Hoffmann spends most of her scenes talking into a smartphone. That should be a serious handicap. It isn’t. “You make this mundane thing be immortal,” an awed Johnny says to her of her parenting. Viv knows there’s nothing mundane about it. Hoffmann’s ability to convey the constant dance between desperation and exaltation in being a single parent is a marvel.

“Too many questions with that guy,” Viv says to Jesse about Johnny, “not enough answers.” Notice the similarity of their names. With those searching, deep-set eyes, Phoenix is like a bearded big kid. He has a bit of a gut. He looks woozy, slightly unhealthy, like a slept-in bed with low-thread-count sheets. He could use an uncle of his own.


Phoenix has a rare actorly capacity to communicate yearning — not yearning as in “moon/June/swoon” but as in searching for meaning and fulfillment. It was this capacity that made his performance in “The Master” (2012) so extraordinary. It was there in a different, sweeter way in “Her” (2013). After the Oscar-winning madness of “Joker” (2019), Phoenix resumes that line of investigation here.

Approaching families from unexpected angles is what Mike Mills does. In “Beginners” (2010), Christopher Plummer gave an Oscar-winning performance as an elderly man coming out as gay after the death of wife. “20th Century Women” (2016) had a very good cast — Annette Bening, Greta Gerwig, Elle Fanning, Billy Crudup — in a story about a makeshift kind-of family, centered on Bening’s single mother, her son, and their boarders.

Joaquin Phoenix and Woody Norman in "C'mon C'mon."Courtesy of A24 Films/Associated Press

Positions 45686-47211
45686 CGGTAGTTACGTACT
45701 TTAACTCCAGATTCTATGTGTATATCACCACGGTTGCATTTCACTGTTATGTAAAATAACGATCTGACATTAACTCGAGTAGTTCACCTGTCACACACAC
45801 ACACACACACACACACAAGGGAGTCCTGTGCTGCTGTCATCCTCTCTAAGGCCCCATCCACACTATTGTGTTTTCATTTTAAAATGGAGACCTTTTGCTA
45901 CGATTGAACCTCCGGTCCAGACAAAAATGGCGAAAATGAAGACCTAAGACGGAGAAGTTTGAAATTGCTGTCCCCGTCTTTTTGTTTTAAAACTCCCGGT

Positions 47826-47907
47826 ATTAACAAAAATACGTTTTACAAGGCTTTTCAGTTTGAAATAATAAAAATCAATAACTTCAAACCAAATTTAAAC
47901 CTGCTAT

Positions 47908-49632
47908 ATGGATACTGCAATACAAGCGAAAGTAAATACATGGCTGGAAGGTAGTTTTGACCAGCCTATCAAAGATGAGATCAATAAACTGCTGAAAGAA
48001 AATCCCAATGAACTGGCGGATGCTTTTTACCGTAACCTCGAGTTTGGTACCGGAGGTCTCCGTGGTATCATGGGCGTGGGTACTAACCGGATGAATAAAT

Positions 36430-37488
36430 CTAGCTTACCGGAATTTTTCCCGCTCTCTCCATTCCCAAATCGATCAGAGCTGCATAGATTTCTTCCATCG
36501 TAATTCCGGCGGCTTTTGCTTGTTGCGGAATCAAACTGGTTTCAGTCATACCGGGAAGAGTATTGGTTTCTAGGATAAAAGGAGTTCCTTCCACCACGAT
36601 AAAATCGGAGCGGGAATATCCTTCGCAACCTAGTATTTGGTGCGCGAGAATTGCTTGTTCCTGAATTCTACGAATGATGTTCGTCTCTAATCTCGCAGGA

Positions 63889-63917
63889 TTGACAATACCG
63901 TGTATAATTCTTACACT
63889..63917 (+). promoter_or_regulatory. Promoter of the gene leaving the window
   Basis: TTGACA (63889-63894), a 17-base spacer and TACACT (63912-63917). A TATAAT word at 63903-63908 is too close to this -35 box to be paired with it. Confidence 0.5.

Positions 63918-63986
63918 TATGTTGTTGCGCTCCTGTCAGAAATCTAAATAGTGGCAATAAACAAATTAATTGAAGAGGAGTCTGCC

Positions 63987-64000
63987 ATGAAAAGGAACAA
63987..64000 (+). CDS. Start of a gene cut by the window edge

“C’mon C’mon” is structurally loose, even ramshackle. Mills likes to intersperse aerial shots of skylines and such between scenes of emotional engagement, usually photographed as close-ups and two-shots. This lends the movie a nice rhythm, even if it doesn’t do much for narrative drive. Emotion interests Mills far more than action. Aaron and Bryce Dressner’s overly amiable score doesn’t add much, though Robbie Ryan’s marvelous black-and-white photography does.

The business about Phoenix taping the kids becomes an increasing annoyance. During those scenes “C’mon C’mon” could be an NPR-made movie about NPR that believes an NPR-made movie about NPR would be a good idea.

When “C’mon C’mon” works, as it generally does, it works so well the annoyances hardly matter. It’s a genuinely distinctive movie. This is something very rare in our culture. That’s something very sad, which makes the experience of watching “C’mon C’mon” that much happier. It’s a movie about optimism. That that optimism is shot through with a good deal of pain makes it all the more sustaining. Anyone who’s been a parent will find “C’mon C’mon” memorable, even transporting. Anyone who’s ever thought about being a parent might find it even more so.




Written and directed by Mike Mills. Starring Joaquin Phoenix, Gaby Hoffmann, Woody Norman, Scoot McNairy. At Coolidge Corner, Kendall Square, Dedham Community. 108 minutes. R (language — which is ridiculous, since there are no words here that any kid under 10 hasn’t heard — yet scores of people can get killed in a superhero movie and it’s PG-13; what a world, huh?)

Mark Feeney can be reached at